Embracing Immigrant Families in Every U.S. State – Next100
Event   Immigration

Embracing Immigrant Families in Every U.S. State

Charting a better path that expands access to critical programs and services for immigrant families, regardless of immigration status, is possible in every U.S. state.

The livestream below will begin at the time of the event.

Charting a better path that expands access to critical programs and services for immigrant families, regardless of immigration status, is possible in every U.S. state.  

Join Next100, Haitian Bridge Alliance, and ImmSchools on Wednesday, February 17, at 3:00 PM ET for the release of Embracing Our Strengths, a two-part, immigrant-designed and immigrant-led project to address the needs of undocumented and mixed-status immigrant families through improved state policy. We will discuss the power of immigrant voices and the need to broaden narratives, and will share policy recommendations to improve state policy based on the perspectives of immigrant families and a fifty-state policy scan. These recommendations are a tool for state advocates, policymakers, and grassroots organizations to keep pushing for the environments we know all our neighbors deserve, regardless of immigration status. It’s time to support immigrant families. 

The event will be simultaneously interpreted in Haitian Creole and in Spanish thanks to Respond: Crisis Translation.

Please register to obtain the Zoom link.


  • Introductory Remarks by Representative Veronica Escobar (D-TX)
  • Wency M. Ecclesiastre, immigrant case manager and project coordinator, Haitian Bridge Alliance
  • Agripina Gomez, nursing student, DACA recipient, and community organizer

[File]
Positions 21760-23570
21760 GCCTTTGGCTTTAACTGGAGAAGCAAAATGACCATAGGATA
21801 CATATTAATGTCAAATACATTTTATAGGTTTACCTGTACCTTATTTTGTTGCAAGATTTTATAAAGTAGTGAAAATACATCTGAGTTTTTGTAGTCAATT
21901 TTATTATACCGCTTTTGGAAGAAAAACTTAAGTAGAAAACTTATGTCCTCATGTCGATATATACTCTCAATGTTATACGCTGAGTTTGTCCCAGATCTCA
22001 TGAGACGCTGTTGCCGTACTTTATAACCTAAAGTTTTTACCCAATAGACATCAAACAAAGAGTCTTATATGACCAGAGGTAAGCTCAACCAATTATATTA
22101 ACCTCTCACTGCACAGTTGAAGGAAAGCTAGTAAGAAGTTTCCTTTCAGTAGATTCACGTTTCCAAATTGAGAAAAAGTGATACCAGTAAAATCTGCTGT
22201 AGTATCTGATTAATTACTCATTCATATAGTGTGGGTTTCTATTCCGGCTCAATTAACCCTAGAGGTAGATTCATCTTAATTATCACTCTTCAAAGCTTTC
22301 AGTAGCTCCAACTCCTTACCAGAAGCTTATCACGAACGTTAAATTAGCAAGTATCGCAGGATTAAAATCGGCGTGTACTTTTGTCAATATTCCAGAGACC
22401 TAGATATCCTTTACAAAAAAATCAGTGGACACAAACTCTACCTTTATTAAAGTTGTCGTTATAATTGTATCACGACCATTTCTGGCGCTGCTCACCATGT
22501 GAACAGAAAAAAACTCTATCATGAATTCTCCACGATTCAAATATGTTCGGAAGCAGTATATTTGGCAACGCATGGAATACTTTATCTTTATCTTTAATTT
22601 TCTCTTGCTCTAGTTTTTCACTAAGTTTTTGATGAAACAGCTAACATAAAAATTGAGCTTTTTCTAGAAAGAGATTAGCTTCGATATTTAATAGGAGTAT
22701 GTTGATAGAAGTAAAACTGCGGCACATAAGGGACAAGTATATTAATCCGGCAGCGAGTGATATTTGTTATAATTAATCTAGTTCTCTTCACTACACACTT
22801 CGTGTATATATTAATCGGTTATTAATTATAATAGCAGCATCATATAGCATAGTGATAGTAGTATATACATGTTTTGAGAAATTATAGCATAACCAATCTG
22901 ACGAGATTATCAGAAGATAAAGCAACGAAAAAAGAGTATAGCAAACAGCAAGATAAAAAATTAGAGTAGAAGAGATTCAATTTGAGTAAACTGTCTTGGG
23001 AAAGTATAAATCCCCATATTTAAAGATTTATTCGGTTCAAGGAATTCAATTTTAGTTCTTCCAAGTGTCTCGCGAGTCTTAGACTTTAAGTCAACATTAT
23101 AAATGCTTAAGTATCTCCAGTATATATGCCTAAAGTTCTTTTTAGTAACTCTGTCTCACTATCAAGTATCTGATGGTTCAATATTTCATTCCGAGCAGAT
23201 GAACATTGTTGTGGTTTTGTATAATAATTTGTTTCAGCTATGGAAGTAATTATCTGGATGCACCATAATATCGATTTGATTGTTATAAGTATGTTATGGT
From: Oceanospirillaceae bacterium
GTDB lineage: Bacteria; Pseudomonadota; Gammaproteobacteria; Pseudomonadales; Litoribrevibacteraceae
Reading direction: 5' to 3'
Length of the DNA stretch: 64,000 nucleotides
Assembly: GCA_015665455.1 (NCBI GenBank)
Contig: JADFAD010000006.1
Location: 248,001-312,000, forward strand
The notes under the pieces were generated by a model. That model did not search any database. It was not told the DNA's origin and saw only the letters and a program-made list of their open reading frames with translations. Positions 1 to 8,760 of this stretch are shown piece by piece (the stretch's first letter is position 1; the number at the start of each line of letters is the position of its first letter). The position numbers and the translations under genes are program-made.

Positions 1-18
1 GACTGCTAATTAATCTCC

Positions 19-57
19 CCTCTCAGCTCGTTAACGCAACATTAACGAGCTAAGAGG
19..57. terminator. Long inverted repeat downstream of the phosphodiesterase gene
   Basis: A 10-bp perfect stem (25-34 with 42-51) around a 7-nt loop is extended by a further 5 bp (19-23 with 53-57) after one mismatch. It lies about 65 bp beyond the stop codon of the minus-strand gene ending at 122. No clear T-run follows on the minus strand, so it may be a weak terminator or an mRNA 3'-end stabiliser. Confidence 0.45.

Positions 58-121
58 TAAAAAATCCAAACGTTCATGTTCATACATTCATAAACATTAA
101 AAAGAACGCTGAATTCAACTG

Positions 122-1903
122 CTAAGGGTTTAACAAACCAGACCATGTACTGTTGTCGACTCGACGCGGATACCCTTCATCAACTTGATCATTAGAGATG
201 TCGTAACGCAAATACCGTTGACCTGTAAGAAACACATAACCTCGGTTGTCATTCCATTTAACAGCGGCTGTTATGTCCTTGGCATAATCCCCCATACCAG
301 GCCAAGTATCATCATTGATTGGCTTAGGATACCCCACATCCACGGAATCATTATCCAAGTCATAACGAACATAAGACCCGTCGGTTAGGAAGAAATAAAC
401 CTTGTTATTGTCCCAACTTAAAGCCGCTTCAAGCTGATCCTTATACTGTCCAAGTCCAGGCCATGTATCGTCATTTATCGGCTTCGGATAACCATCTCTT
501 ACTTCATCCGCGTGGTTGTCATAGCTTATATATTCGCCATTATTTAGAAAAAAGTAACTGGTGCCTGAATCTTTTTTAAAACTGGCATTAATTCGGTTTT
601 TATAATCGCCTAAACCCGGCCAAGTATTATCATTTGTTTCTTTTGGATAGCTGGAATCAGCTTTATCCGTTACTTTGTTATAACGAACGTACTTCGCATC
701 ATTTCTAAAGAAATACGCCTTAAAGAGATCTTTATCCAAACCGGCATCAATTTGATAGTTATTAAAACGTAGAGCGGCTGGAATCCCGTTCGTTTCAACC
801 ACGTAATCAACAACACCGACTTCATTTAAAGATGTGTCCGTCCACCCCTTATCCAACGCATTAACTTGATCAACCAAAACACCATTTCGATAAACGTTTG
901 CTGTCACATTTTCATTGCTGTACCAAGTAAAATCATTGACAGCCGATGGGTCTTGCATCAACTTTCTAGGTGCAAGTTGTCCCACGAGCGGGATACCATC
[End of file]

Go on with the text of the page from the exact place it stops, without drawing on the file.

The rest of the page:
• Guerline Jozef, co-founder and executive director, Haitian Bridge Alliance 
  • Lorena Tule-Romain, co-founder and chief strategy officer, ImmSchools
  • Rosario Quiroz Villarreal, policy entrepreneur, Next100
  • Moderated by Emma Vadehra, executive director, Next100

Presented by Next100, Haitian Bridge Alliance, and ImmSchools.

Speaker Bios

Representative Veronica Escobar, a third-generation El Pasoan, proudly represents Texas’s 16th Congressional District. She took office on January 3, 2019 as a member of the U.S. House of Representatives after making history as the first woman elected to this seat and the first of two Latinas from Texas to serve in Congress. Congresswoman Escobar serves on the prestigious House Judiciary Committee, House Armed Services Committee, House Ethics Committee, and the House Select Committee on the Climate Crisis. She is a member of Congressional Hispanic Caucus (CHC), the Congressional Progressive Caucus (CPC), the New Democrat Coalition, and serves as vice chair of the Democratic Women’s Caucus. In Congress, she has established herself as a national leading voice on immigration. She has led legislation to address our nation’s immigration challenges in a responsible and humane manner by ensuring accountability, transparency, and oversight.

Wency M. Ecclesiastre began as a volunteer translator/interpreter for Haitian Bridge Alliance (HBA) in 2016. She became the organization’s Immigrant Case Manager and Project Coordinator in 2020, managing HBA’s local and national cash assistance programs for immigrant clients, coordinating the organization’s projects including informational virtual events and campaigns that advocate for fair and humane immigration policies, and supporting immigrants and asylum-seekers released from detention facilities by assisting them in obtaining social services. Wency is a former volunteer president of a local Amnesty International chapter that focused on political prisoners and the rehabilitation of child soldiers.  She has an extensive and diverse professional background, including almost two decades of experience assisting government and corporate executives through executive assistant and administrative roles. Wency speaks 5 languages and is a trained professional classical violinist. She originally hails from Cap-Haïtien, Haiti, and currently divides her time between Florida and California.